Perioral dermatitis is a skin condition that causes bumps and redness around the mouth, though in rare cases it can also appear on other areas, such as the eyes and noses.
Perioral dermatitis is more common in women between fifteen and forty-five years old. The rash typically looks flaky or scaly, and symptoms vary from person to person.
One individual might experience a few unnoticeable bumps, while others may have several hard to miss ones. Bumps can appear skin-colored, red or pink, but are not the same as acne.
Perioral dermatitis may be itchy, but generally doesn’t hurt. Some patients will feel a mild burning sensation or tightness in the affected skin.
5 Common Causes of Perioral Dermatitis
The following are the most common causes of perioral dermatitis.
Perioral dermatitis and rosacea are both skin disorders that cause lesions, itching, and redness. It is very common for them to occur together even though they are unrelated.
The symptoms many individuals experience include stinging, burning, red or flushed skin, pustules, an enlarged nose, and visible blood vessels.
Rosacea is an inflammatory skin disorder that affects the scalp, face, skin, and other parts of the body. Around twenty-five percent of individual’s with perioral dermatitis also have rosacea.
Dermatologists believe this is more common in specific skin types like fair skin. If an individual has both inflammatory skin disorders, it is crucial to seek treatment to manage each condition’s symptoms.
2. Bacterial or Fungal Infections
Bacterial and fungal infections are common throughout the world. They occur in humans when bacteria or fungi invade an area of the body and the immune system can’t handle it.
Fungi live in plants, air, water, and soil. Harmful fungi that invade the body are hard to kill and can re-infect the individual who’s trying to get better. If the patient has existing perioral dermatitis, the area is likely already itching, red, and possibly peeling or cracked.
Bacterial or fungal infections will only exacerbate dermatitis and make it worse. A specific species of fungi such as Candida are cultured from lesions and can provoke perioral dermatitis.
3. Constant Drooling
It is common in children because it is associated with thumb sucking, lip chewing, lip licking, and excessive drooling.
Changes might be barely noticeable or vary from mild pink patches to a fiery red color. Juices from food, peppermint or cinnamon flavorings from toothpaste, and even gum can contribute to skin irritation around the mouth.
Changes in weather and certain medications can cause the skin to become dry and chapped. Constant drooling, especially when asleep, is another cause. Drooling removes secreted oils around the mouth that usually keep it moisturized.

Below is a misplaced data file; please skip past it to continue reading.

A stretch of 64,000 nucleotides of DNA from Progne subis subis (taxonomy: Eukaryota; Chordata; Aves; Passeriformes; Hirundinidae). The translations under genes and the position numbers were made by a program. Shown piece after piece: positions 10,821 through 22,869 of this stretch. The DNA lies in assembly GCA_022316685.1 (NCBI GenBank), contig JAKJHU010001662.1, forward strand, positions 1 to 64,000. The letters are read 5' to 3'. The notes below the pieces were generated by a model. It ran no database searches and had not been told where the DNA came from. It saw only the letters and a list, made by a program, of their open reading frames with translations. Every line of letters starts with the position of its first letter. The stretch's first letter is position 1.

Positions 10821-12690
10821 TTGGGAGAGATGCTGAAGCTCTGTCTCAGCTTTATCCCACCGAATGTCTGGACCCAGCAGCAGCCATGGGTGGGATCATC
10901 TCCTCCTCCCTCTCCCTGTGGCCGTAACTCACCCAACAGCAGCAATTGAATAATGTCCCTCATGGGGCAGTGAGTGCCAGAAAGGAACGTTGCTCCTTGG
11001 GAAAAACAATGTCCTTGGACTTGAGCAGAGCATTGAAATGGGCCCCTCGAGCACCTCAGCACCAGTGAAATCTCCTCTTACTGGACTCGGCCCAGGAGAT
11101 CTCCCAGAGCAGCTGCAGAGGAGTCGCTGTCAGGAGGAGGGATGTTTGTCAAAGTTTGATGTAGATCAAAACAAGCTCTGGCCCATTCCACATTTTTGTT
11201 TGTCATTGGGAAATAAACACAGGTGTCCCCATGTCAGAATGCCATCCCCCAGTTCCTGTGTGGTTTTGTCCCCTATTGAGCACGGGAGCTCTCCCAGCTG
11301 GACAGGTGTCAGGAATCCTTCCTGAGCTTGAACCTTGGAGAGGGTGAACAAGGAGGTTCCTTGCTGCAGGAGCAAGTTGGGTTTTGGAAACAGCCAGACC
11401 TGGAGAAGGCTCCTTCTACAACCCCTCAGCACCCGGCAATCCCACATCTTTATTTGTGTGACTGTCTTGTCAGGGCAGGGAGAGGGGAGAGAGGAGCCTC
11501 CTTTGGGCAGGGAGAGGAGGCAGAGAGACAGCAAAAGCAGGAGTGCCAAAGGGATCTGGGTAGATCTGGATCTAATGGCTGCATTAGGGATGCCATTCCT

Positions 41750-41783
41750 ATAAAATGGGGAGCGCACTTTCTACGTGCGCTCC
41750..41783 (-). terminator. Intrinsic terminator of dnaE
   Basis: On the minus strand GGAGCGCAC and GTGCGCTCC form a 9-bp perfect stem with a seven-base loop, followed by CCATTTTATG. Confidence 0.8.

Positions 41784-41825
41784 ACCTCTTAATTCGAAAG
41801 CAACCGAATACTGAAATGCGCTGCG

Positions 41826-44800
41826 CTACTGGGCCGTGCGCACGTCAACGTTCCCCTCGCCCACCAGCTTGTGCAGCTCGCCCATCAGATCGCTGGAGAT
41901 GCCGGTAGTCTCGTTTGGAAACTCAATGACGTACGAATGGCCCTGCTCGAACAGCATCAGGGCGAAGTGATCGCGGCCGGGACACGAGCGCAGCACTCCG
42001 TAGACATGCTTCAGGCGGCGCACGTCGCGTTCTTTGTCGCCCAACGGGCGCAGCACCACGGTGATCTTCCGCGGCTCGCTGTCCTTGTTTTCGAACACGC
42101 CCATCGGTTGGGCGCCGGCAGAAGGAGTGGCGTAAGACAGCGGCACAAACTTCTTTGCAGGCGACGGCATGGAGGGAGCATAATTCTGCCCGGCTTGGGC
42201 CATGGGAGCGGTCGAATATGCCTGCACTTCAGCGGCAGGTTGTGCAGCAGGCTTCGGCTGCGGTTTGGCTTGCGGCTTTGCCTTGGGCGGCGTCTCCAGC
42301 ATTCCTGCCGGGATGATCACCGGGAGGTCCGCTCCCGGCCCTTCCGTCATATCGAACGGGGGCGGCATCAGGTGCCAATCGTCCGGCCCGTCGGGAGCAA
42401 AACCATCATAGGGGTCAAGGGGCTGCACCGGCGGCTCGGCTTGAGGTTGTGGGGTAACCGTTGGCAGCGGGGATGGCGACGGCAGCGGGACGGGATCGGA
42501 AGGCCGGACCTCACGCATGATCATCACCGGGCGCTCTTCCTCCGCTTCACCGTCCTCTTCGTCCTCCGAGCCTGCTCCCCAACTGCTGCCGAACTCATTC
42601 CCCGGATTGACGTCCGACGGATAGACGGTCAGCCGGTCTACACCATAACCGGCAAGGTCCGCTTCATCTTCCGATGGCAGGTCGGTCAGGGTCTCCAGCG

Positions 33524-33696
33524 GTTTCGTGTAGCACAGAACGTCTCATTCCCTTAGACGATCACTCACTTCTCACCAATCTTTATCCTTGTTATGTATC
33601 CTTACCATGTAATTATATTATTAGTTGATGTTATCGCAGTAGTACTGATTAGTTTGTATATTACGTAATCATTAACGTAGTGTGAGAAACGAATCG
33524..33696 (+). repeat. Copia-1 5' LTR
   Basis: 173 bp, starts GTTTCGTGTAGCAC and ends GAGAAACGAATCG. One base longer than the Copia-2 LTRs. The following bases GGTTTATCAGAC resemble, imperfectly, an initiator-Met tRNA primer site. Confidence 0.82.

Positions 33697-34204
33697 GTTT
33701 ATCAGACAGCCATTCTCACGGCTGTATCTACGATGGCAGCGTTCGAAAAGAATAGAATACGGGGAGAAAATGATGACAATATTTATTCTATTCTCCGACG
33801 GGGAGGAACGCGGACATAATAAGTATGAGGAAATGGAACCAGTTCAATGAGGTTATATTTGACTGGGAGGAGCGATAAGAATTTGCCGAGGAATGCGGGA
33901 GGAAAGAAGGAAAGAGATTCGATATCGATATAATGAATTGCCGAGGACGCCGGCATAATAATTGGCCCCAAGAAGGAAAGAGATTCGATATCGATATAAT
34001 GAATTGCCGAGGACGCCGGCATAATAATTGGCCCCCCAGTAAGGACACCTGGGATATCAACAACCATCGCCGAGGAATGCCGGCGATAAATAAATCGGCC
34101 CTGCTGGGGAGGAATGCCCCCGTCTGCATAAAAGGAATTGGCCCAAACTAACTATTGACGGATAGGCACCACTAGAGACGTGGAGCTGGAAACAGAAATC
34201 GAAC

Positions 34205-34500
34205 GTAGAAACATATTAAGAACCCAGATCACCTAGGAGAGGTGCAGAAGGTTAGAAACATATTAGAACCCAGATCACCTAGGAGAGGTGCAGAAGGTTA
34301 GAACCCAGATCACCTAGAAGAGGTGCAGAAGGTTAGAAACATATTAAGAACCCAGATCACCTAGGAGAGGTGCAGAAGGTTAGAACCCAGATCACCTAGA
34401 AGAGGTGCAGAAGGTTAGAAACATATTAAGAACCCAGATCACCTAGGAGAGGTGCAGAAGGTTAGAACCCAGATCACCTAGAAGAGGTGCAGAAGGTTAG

Specific medications both oral and topical can lead to dry skin and tempt individuals to lick the sides of their mouth.
Evidence suggests certain ingredients in sun protection creams cause dermatitis. Thus, individuals should avoid these products if they suspect any one of them is causing their skin irritation, whether it turns out to be perioral dermatitis or not.
Heavy sun protection creams that contain paraffin or petroleum can worsen a patient’s perioral dermatitis. However, when an individual has perioral dermatitis, it’s still important for them to protect their face with broad spectrum sun protection.
While it’s difficult to find products that won’t agitate the rash, there are sensitive formulas on the market.
Individuals should avoid chemical sunscreens as they often contain ingredients that cause hormonal imbalance, which will result in a perioral dermatitis flare-up. Stick with suns protection products specially formulated for sensitive skin.
5. Cosmetic Ingredients
It’s vital for individuals to be careful with the beauty products they choose, especially if they have perioral dermatitis.
When a dermatitis outbreak occurs, patients will likely have itchy and tender red papules around their mouth. It can also feel as if their skin is burning and may appear flaky and dry.
Skin affected by conditions such as perioral dermatitis is particularly sensitive and more vulnerable to harmful cosmetic ingredients. Skin care creams and ointments containing isopropyl myristate are known to irritate symptoms of perioral dermatitis.
Studies found applying foundation after a moisturizer increased an individual’s risk of perioral dermatitis. Alternatively, use products that only use all-natural and organic ingredients and avoid harsh chemicals that will irritate the skin.
Via: HealthLine | MedScape